Tallys Yunes, UM Professor, Solves MLB's Umpire Scheduling Dilemma

Next time you're six Buds deep at Sun Life Stadium and venting your rage at the ump about another wasted Marlins summer -- "Hey, blue! Grow another eyeball and you'll be a f***ing Cyclops!" -- consider this: The guys behind home plate have a pretty insane schedule.

They actually have to call balls and strikes at 2,430 games in 780 series spread around 27 big-league towns. Factor in all the rules about who can work which games, and creating an MLB umpire schedule every winter causes a major-league headache for a retired crew chief. Or at least it did, until University of Miami assistant professor Tallys Yunes cracked the code.

Yunes and a team of researchers have written a program that generates an ideal schedule for big-league umps that works so well that MLB has used it for the past three seasons. Now a scientific journal has published their background work.

"There's an enormous number of possible solutions," Yunes says. "The trick was teaching the program to choose the best one."

Yunes first confronted the umpire conundrum as a teaching assistant at Carnegie Melon University with colleague Michael Trick. Trick owns a company that helps MLB write its game schedule every year, and the league had asked him to tackle the tricky umpire plan.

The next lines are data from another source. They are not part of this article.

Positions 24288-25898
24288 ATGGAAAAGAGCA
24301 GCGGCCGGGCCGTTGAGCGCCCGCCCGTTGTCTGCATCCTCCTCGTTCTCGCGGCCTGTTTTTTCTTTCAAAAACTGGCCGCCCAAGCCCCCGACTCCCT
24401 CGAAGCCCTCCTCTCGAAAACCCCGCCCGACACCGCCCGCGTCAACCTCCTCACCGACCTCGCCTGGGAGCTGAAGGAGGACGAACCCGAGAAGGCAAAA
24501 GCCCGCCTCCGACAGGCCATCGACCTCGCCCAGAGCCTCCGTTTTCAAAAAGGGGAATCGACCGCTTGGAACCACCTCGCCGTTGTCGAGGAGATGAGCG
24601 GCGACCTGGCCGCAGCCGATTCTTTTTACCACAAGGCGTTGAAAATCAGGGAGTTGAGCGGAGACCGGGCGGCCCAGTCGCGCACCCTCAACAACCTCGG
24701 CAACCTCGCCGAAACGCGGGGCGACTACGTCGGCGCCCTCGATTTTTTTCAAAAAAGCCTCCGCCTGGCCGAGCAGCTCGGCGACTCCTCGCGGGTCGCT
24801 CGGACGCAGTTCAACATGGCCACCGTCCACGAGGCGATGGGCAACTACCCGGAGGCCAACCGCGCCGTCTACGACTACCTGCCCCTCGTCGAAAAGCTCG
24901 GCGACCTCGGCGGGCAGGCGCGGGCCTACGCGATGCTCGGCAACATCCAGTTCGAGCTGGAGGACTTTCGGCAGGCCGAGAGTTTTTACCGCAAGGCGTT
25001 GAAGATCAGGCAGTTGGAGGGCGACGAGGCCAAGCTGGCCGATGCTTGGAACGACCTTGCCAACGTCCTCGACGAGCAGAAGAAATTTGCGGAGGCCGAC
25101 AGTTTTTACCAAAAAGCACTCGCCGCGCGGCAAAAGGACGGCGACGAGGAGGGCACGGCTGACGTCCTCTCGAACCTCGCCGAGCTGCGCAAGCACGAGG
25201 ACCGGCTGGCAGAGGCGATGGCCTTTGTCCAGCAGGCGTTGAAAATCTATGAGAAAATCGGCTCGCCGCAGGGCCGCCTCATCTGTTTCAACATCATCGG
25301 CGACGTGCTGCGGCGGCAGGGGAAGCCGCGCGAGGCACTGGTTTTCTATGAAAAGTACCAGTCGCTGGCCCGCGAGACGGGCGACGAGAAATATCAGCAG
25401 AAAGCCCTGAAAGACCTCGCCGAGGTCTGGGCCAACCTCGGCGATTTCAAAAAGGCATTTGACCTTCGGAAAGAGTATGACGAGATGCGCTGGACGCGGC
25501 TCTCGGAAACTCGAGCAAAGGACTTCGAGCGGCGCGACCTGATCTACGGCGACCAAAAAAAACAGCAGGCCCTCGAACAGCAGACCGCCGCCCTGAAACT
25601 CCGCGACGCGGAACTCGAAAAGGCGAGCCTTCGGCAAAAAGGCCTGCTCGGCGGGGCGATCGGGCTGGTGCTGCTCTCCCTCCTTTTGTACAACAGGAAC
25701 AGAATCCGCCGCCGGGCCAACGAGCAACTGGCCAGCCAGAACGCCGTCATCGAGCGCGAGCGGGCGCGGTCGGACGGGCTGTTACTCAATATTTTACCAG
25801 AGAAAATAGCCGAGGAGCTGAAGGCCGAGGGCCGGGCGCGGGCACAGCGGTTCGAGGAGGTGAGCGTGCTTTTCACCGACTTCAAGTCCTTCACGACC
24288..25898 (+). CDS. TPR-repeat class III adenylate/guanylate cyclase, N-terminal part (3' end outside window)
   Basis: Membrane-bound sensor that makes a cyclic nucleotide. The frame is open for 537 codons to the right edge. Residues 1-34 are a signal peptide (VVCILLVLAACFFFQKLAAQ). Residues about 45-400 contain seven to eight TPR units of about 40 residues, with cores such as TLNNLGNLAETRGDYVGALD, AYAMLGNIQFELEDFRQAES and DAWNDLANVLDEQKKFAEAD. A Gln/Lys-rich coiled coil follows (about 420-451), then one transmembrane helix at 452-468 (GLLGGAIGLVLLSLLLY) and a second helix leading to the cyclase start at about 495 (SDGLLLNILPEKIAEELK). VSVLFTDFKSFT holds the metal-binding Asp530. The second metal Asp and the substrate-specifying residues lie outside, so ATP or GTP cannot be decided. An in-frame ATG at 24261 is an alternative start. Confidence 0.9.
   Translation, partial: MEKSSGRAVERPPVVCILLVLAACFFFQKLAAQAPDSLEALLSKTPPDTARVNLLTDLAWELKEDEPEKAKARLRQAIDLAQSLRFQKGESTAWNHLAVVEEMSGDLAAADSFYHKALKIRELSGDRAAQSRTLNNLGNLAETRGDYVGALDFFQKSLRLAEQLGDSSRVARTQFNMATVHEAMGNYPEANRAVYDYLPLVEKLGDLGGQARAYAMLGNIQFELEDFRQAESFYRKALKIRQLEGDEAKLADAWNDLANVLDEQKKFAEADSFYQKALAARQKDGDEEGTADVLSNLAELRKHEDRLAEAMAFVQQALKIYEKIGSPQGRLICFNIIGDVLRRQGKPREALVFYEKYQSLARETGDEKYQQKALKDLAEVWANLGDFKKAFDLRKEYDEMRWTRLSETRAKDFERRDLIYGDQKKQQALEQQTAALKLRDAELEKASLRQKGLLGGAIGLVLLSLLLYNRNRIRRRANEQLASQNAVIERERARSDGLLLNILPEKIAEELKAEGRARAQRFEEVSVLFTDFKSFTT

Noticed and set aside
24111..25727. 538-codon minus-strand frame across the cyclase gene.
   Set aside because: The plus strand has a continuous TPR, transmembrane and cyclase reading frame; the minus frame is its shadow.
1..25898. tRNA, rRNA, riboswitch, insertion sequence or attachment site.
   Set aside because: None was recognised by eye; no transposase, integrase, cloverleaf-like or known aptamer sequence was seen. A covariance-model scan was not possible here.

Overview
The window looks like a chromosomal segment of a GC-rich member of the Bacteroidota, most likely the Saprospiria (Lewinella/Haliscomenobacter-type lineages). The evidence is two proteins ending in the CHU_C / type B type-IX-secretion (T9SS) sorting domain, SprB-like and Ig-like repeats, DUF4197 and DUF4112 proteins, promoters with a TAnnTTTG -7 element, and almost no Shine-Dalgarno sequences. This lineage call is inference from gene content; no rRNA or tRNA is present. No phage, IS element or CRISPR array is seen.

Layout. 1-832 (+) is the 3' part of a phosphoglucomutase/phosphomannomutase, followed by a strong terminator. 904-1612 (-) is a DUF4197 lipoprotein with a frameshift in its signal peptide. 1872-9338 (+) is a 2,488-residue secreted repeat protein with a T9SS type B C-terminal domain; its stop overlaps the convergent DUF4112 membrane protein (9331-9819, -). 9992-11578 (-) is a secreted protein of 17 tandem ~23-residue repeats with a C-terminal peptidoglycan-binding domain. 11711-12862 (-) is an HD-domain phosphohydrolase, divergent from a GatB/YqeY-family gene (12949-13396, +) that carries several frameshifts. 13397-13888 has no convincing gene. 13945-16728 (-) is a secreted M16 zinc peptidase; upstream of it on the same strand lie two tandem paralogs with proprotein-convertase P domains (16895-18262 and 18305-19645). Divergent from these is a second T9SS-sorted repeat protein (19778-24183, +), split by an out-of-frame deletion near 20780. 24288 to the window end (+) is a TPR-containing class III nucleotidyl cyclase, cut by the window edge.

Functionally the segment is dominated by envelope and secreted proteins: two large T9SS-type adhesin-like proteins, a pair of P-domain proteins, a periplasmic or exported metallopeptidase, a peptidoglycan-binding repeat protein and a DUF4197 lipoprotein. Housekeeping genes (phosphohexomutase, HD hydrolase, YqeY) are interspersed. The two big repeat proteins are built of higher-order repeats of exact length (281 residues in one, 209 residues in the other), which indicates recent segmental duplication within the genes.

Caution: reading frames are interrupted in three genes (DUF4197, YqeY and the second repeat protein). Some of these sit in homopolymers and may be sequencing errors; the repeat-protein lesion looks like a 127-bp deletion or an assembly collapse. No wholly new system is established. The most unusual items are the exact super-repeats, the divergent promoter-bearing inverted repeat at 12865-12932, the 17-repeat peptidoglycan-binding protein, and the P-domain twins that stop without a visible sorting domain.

Yunes's class of grad students wrote a program, but it didn't work very well. There are scores of rules governing umps' work schedules -- they're not supposed to work the same teams too many times, for instance, but they also shouldn't travel too far. Unlike players, they get vacation days that must be factored in.

"There's all these contradicting demands," Yunes says. "You have to compromise a lot."

In 2008, after taking a job as an assistant professor of management sciences at UM, Yunes tried again. This time, with Trick's help, he got it right. MLB gave it a shot for the '08 season and hasn't looked back.

It's "been significantly easier and more efficient," Thomas Lepperd, baseball's chief of umpire operations, says in Yunes' published study.

The real irony: Yunes is from Rio de Janeiro. Until he recently married an American, he knew next to nothing about the American pastime.

"The whole terminology of baseball is still very overwhelming to me," he laughs.

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